By Sylvana Rinehart. 

My husband and I just returned from a brief trip to France, renowned for being the epicenter of healthy and refined cuisine, with lots of little shops presenting luscious displays of fruits and vegetables in every neighborhood. As all good tourists do, we walked endlessly and crisscrossed the city of Paris, but were disappointed to see far fewer corner fruit stands than a decade ago. To my astonishment, we saw warning signs on street kiosks, in the metro and buses alerting readers about the need for eating a healthy diet. This is unheard of in France! Under every ad for fast food there was a banner reminding the public to eat 5 fruits and vegetables a day. We saw McDonalds ads with a warning banner reminding us to eat our fruits and veggies. Processed foods are much more abundant than I remembered. I grew up in Europe and often used to tease my husband that he won me over thanks to the US junk food he introduced to me. In doing my research for this blog, I came across a relevant article in and subsequently reproduced in about the importance of having a potassium rich diet to reduce the risk of stroke. This goes hand in hand with the French healthy eating habits campaign. Read on.

Beth Howard, author of the article states that women are more likely than men to have a stroke and to die from it, but a study of more than 90,000 women ages 50 to 70 from New York’s Albert Einstein College of Medicine found that those who consumed the highest amounts of potassium in their diet were least likely to experience a stroke.
Potassium-rich diets reduced stroke risk in general by 12 percent and the risk of ischemic stroke by 16 percent. These are the types of strokes caused by a blockage in a blood vessel supplying the brain.

The benefit was even greater among women who did not have hypertension, or high blood pressure. In this subset of women, high potassium levels lowered the risk for all types of strokes by 21 percent and by 27 percent for ischemic stroke, compared to women with hypertension.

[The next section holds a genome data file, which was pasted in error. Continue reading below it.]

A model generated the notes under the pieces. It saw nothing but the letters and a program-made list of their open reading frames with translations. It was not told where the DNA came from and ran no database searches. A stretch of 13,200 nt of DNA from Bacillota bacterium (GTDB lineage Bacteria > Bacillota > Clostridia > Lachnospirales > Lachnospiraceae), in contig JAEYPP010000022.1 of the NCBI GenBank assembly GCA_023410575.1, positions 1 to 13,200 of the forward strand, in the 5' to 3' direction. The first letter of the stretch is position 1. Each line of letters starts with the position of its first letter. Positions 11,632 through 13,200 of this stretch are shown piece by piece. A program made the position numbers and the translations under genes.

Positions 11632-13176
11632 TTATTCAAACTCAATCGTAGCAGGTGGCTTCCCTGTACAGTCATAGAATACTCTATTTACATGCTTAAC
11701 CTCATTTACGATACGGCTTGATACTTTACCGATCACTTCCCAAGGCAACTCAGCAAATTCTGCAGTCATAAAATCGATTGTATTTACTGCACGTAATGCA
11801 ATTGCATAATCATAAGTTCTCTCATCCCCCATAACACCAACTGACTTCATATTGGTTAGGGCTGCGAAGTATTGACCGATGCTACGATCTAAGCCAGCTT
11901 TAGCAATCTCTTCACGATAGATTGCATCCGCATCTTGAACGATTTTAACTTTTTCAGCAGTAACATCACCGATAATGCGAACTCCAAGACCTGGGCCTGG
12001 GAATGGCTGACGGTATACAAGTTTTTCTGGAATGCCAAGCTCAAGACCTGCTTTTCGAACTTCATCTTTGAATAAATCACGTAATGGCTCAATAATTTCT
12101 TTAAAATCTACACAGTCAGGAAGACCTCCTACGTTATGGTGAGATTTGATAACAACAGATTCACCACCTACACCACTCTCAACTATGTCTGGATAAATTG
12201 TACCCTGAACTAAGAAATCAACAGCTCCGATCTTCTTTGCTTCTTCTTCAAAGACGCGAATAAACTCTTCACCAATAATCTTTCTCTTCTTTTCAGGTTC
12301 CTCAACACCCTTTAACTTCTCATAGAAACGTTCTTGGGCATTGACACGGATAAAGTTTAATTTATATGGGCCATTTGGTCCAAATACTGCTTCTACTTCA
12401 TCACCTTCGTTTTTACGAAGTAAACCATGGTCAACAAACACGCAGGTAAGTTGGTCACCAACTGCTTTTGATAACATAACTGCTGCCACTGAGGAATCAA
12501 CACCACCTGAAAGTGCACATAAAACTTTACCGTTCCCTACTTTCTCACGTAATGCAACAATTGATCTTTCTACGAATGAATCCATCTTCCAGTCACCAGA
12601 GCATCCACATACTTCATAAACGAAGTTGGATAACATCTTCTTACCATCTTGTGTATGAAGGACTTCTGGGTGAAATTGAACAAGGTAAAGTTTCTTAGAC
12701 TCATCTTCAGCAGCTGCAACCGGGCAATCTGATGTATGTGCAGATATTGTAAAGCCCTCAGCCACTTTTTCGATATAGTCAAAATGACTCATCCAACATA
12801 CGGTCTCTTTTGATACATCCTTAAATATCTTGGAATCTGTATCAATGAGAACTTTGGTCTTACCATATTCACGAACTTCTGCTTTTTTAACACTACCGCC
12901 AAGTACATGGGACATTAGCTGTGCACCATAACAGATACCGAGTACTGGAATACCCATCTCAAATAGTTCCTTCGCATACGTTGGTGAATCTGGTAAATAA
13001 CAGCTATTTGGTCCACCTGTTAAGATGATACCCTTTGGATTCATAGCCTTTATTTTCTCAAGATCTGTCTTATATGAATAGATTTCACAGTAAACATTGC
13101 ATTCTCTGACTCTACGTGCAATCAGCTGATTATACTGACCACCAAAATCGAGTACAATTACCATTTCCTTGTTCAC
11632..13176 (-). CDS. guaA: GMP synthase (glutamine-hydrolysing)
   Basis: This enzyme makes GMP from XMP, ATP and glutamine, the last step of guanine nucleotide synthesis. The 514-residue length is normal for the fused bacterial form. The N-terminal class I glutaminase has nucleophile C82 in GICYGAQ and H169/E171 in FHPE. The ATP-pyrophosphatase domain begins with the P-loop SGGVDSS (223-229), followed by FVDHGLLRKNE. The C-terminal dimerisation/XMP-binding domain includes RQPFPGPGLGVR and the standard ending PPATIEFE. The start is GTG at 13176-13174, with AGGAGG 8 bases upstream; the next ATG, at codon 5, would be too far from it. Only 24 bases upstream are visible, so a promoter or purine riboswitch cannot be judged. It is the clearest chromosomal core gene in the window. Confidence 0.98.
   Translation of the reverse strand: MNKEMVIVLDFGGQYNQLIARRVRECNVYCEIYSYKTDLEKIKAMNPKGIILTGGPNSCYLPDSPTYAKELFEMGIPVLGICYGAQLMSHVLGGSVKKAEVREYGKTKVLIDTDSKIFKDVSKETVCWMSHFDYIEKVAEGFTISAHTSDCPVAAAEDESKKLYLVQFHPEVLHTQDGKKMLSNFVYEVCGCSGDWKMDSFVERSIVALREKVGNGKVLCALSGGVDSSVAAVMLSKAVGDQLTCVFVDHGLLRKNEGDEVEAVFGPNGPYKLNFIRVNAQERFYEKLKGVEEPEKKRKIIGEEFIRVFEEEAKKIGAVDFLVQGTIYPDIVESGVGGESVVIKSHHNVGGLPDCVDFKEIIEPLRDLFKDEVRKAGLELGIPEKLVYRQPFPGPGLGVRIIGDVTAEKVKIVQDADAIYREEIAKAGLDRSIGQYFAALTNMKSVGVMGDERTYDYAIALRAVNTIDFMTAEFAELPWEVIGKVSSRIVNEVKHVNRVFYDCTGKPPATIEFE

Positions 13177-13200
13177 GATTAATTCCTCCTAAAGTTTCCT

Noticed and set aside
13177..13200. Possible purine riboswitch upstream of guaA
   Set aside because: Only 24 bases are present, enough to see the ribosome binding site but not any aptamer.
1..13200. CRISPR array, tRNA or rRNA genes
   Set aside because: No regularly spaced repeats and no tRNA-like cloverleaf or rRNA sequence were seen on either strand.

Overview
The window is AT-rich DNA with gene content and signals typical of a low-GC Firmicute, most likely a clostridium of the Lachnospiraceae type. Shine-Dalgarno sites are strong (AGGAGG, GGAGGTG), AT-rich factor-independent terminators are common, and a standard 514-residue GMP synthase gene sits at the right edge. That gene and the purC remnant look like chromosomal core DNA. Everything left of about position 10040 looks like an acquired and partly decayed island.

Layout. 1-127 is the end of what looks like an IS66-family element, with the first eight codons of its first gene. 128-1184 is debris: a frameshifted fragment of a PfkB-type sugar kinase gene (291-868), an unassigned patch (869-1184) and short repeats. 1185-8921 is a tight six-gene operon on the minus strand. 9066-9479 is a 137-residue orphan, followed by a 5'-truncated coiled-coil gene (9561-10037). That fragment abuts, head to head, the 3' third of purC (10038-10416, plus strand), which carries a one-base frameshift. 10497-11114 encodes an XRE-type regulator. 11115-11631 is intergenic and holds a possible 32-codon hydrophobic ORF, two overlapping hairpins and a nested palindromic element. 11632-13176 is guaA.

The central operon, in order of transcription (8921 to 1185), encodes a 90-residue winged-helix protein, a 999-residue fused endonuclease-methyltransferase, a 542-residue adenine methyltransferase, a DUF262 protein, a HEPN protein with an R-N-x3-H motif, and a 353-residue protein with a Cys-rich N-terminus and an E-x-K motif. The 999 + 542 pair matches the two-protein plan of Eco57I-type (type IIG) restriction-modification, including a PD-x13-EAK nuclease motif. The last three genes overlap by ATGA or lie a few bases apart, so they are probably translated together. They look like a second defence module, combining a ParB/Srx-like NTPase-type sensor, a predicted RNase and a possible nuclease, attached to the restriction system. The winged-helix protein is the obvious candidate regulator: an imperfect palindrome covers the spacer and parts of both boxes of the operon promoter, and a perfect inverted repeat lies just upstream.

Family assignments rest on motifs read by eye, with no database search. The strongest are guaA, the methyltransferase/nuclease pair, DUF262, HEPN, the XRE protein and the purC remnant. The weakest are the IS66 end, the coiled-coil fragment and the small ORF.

Other research has linked high potassium levels to lower blood pressure, which helps prevent stroke. But the study showed that potassium itself reduces stroke risk. “We think the beneficial effects act through other pathways, beyond the effects on blood pressure,” says study author Dr. Sylvia Wassertheil-Smoller, an epidemiologist at Albert Einstein and a principal investigator with the Women’s Health Initiative.

Yet we are not getting the potassium we need

Unfortunately, both women and men fall far short of the recommended levels for potassium, which is needed for many bodily functions, including heart and muscle function. “In the study, the average potassium intake from foods was 2,611 mg/day,” says Wassertheil-Smoller. “That’s well below the recommended amount of 4,700 mg/day by the Department of Agriculture or even the lower recommended amount of 3,600 mg/day by the World Health Organization.”
The culprit: Fast food and processed foods

Many seniors habitually go out to eat for convenience and are not eating enough fruits and vegetables, which are rich sources of potassium. Do you know which foods are full of potassium? Bananas, orange juice, yogurt, potatoes, unprocessed meats and greens, leafy vegetables like spinach, winter squash, sweet potatoes, white beans, halibut, broccoli, cantaloupe, pork tenderloin, lentils, milk, salmon, pistachios, raisins, chicken breasts and tuna all contain good quantities of potassium.

And now what should we do?

According to the registered dietician Alissa Rumsey, a spokeswoman for the Academy of Nutrition and Dietetics, aiming to consume at least five servings per day of fruits and vegetables and eat more fish and legumes. She suggests steaming or roasting a batch of vegetables once a week to carry us through various meals.  Keep fresh fruits around the house to snack on instead of processed snack foods like crackers or chips.
• Eat a fatty fish two to three times a week
• Add beans or lentils to salads, soups and stir-fries.
• Drink low-fat milk instead of soda

It doesn’t take long for us to get into unhealthy habits for convenience sake, like eating fast food or those delicious potato chips and nachos like my husband gave to me when we were first dating thirty some years ago. Having been to France and seen the warning signs, we now are making an effort to add more potassium to our diet. He gets me to eat more fruits and I give him more grains.

I hope you’ll do the same – or better!